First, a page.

2. You can draw characters, such as people or animals; settings such as a house or a board; and interesting items to add into your stories such as a magic wand or a chest full of gold coins.
  3. You can also create spirals, stripes, rainbows, hearts, solid colours, and words with the wax crayons.
  4. You can use your story stones anywhere: indoors, outdoors, in the bathtub, the water tray and in the sand pit.

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Create an amazing felt succulent garden craft (By Samara Caughey)


Enjoy a colourful garden with no need to garden!

What you’ll need:

1 terracotta pot or another container of your choice; craft felt in various greens, reds and oranges, etc.; rubber bands, scissors, chalk pastels, rocks, materials for felt succulent

What to do:

  1. Place some rocks in the bottom of the planter, filling it about halfway. Set aside for planting.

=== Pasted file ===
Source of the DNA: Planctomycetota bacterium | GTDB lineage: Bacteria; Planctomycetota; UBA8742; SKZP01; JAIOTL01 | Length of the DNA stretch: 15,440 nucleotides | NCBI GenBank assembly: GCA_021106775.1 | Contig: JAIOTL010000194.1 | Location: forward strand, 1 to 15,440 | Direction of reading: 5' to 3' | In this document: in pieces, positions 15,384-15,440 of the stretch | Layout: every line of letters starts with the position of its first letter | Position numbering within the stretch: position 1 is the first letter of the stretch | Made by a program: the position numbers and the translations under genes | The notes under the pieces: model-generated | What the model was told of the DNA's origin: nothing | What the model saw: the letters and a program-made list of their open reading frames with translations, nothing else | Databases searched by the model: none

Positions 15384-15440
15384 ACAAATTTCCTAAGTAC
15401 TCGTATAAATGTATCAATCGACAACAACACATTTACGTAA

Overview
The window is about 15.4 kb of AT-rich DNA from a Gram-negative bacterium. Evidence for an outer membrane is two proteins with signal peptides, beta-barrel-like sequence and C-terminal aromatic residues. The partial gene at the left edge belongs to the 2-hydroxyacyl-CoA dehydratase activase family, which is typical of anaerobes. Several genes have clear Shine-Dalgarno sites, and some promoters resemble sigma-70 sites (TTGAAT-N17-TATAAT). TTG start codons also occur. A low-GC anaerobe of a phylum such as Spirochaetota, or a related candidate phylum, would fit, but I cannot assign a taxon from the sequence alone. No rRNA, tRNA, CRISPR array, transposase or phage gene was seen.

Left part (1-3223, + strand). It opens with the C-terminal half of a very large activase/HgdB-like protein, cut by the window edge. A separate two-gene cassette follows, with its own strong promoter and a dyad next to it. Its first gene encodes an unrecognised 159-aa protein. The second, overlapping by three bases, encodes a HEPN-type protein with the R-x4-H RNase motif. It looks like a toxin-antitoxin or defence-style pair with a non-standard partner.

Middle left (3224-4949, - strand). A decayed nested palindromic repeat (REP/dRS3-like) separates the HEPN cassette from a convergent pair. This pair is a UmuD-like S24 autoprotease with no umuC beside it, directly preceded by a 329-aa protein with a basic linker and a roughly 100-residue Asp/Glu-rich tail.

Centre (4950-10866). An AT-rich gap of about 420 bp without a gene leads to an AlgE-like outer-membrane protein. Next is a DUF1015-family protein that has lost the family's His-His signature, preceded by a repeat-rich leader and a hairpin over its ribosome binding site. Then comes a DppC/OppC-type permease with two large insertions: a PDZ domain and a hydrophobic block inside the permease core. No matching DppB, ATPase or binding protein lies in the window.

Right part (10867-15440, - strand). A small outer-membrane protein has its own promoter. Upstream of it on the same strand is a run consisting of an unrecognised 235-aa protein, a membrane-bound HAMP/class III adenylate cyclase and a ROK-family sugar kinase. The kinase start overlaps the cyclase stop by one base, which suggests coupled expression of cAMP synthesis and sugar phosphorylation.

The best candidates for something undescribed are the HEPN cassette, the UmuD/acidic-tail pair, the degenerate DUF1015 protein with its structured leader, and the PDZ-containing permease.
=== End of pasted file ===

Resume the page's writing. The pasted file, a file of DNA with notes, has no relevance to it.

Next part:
2. Cut felt into strips about 30 cm long. The width of the felt determines the height of the succulent.
  • If you want to make a tall, floppy, spiky plant then cut some wide felt about 10 cm wide.
  • If you cut little arches, when you roll it up you will have a rose-looking succulent.
  • Cut zigzags to get a spiky-looking plant.
  • If you cut large, wide petals you’ll get a larger type of rose plant.
  • And some kids just cut a fringe and get a floppy type of plant.
  1. Once you have shaped your strip of felt, roll it up as tightly as possible. Place a rubber band around the bottom of the roll, at the end that you did not cut. Now you have your little succulent!